Sunday, May 31, 2009

'Mid Snow and Ice

I had to will myself to get through from Christchurch to Blenheim this afternoon... I was having such a nice time chatting with Fr Clement and his parishioners after Mass, but tore myself away at noon, filled up the car with petrol and got going. Despite some light rain and sleet (that's when you see snow falling but it hits the car as water, isn't it?) all was well and I had lunch at Cheviot (welsh rarebit, of all things).
The road through the coastal hills to the Kaikoura road gave me my first taste of things to come, with two stretches of snow on the road, albeit well cut through by earlier traffic. I was glad, and became gladder as I drove on, that I hadn't driven through this morning...
Driving along the coast road to Kaikoura was great, but I stopped in Kaikoura itself (the town sits on a richly fertile peninsula entirely hemmed about by great mountains and the sea, with the Seaward Kaikouras rising to 2000m straight out of the ocean, and the Inland Kaikouras even higher) unsure whether to go on, for the weather ahead looked very grim. Locals persuaded me to try, though they told me that there was snow to the north, right on Cook Strait at Picton...
Past Clarence - which is at sea level - there was snow on the road again, and from Kekerengu to Wharanui, right along the coast, the snow was high enough to scrape along the bottom of the car as I very slowly drove through it. (I have never driven in snow before, though I have been a passenger in a car passing through snowy country back in Tasmania years ago.) There was one car crashed off the road.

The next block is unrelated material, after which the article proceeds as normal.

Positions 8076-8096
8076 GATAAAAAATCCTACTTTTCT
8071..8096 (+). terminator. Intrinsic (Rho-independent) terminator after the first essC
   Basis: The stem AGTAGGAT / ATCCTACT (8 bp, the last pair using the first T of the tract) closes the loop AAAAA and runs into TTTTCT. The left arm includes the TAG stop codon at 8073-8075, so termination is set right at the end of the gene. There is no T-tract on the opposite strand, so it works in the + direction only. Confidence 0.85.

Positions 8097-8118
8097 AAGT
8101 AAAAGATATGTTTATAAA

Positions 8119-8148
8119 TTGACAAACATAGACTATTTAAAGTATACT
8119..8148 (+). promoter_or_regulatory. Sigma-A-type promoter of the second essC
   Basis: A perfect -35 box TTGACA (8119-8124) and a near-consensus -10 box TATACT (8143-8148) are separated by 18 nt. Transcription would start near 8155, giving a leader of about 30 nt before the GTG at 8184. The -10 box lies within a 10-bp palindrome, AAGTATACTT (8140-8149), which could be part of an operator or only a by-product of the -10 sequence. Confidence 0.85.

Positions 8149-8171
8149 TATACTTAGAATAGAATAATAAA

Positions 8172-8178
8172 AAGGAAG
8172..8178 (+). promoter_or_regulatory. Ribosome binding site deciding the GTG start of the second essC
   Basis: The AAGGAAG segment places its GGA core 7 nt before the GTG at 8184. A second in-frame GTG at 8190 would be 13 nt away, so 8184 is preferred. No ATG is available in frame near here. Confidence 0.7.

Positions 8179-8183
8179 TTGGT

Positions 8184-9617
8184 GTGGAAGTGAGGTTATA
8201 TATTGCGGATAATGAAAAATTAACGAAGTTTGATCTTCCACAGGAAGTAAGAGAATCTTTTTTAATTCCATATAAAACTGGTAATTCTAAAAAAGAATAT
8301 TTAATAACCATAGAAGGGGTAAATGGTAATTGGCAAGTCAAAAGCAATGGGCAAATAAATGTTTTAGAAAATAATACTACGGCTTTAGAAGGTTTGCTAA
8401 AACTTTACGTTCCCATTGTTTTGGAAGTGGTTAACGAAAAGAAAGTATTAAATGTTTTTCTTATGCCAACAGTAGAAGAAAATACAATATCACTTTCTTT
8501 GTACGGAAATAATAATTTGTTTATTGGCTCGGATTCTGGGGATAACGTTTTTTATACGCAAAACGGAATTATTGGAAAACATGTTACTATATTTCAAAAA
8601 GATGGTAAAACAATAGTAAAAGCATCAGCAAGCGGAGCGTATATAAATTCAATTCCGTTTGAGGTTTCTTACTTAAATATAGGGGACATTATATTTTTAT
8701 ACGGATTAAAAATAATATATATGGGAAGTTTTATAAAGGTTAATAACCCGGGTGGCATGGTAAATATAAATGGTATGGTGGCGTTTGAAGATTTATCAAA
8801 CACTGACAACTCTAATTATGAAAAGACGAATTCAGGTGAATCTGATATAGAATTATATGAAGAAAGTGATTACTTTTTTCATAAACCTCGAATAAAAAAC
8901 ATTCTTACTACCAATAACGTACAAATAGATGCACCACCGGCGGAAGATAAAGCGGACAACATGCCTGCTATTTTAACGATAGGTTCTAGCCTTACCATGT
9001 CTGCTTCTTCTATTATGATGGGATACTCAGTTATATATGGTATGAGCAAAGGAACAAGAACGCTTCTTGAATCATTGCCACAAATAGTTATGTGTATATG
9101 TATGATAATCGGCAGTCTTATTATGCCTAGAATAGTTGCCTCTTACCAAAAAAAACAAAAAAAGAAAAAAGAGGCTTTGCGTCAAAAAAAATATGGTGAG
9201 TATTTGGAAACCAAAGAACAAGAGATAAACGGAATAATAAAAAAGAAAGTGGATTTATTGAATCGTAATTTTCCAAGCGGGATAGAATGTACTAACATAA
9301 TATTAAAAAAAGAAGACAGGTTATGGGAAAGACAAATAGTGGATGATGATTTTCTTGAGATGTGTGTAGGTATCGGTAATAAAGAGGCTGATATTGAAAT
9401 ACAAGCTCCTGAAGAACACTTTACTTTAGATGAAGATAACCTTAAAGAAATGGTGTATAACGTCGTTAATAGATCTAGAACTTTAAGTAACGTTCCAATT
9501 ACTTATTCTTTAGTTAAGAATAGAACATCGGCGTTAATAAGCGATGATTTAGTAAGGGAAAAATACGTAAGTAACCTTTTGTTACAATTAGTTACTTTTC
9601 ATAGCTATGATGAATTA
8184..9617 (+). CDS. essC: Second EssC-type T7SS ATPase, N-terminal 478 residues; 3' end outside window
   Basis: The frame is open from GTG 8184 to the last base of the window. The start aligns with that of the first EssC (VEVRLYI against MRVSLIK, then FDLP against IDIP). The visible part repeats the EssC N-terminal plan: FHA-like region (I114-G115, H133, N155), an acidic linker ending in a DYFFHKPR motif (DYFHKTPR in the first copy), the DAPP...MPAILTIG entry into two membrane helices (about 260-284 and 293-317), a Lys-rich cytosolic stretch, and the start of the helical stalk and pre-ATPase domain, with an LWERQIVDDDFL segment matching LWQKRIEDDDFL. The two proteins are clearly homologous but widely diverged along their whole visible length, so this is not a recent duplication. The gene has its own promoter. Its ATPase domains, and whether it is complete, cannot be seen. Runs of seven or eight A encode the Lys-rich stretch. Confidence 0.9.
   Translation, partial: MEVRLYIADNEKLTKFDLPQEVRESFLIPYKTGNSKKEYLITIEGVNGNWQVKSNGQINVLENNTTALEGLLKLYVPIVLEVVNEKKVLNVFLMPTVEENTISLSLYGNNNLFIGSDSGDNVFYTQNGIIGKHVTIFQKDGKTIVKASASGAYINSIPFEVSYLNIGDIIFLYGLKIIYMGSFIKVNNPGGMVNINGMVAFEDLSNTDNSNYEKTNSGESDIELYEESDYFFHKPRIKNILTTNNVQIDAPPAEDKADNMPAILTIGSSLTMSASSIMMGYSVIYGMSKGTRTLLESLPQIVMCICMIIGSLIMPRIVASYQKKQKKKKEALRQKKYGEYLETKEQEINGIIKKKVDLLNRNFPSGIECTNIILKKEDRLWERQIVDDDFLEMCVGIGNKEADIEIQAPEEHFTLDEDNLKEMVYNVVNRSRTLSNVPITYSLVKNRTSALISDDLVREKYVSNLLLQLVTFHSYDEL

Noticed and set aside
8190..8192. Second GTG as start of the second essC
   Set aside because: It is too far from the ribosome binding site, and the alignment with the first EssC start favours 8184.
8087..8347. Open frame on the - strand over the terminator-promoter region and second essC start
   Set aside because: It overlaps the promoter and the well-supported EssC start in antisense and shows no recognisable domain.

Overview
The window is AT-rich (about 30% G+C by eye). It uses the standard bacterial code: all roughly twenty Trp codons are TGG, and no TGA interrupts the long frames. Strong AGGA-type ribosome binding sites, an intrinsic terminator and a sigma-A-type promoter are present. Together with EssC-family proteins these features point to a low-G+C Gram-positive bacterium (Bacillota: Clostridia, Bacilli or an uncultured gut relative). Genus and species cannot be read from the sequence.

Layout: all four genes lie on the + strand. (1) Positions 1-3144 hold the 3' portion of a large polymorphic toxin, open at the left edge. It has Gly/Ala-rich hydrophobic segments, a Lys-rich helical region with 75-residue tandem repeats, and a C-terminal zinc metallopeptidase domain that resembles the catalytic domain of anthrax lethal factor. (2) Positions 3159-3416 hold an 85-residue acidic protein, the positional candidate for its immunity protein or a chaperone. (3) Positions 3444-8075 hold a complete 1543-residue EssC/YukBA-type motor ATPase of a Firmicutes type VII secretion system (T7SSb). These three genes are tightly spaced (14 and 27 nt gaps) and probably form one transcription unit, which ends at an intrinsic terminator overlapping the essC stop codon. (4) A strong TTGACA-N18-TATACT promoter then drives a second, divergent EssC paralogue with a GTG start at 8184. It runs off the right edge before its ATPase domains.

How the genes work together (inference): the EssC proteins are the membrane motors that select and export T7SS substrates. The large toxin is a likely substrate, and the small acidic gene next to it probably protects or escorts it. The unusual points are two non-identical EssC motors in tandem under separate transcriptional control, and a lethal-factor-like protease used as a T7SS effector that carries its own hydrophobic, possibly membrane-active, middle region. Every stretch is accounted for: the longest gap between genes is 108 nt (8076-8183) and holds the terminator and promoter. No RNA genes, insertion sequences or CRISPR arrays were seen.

I had not known before of the many steep ranges of hills still to be negotiated along the road through the old province of Marlborough, between the coast and Blenheim, my destination. Before and after the town of Ward snow lay on the road, and also before Seddon - indeed, right by Lake Grassmere, at sea level! For me, the last unpleasant surprise was thick snow on the Wither Hills between the Awatere valley and the Wairau (where sits Blenheim), which haven't seen snow for 25 years, or so the locals tell me. At least the precipitous and winding road up and down them was clear, though it was nearly dark by the time I got through. Did I mention the huge glowering snowclouds? I do feel the Hand of Providence in that a patch of blue sky seemed to be following me along the way, whatever of the rest of the firmament above.
I said many prayers to my guardian Angel, to Our Lady and Our Lord Jesus. Once finished, I flopped on my knees and gave thanks! Very uncourageous of me I know, but I'm not used to driving through snow.

2 comments:

Terra said...

Glad you made it safely, your guardian angel must certainly have been working overtime! It sounds terrifying - I know those roads, which are bad at the best of times (unless they've improved dramatically in recent years!), and driving through snow is always challenging (unless you've got that Canadian 'let's all go slippy sliding together and so what if someone ends up in a ditch' mentality)!

Joshua said...

Thanks, Terra - I must say, those who know me and my history of suffering a quite terrfiying car accident, with consequent fear of twisting country roads, will be astonished that I've come so far: so all thanks are due Heaven for bolstering my native inability. After driving in New Zealand I can almost say I've overcome, God willing, the consequences of that Pentecost Sunday back in 1994 (or was it 1995?) - until now I hadn't realized that yesterday was the anniversary of that fateful day I nearly died in a crash.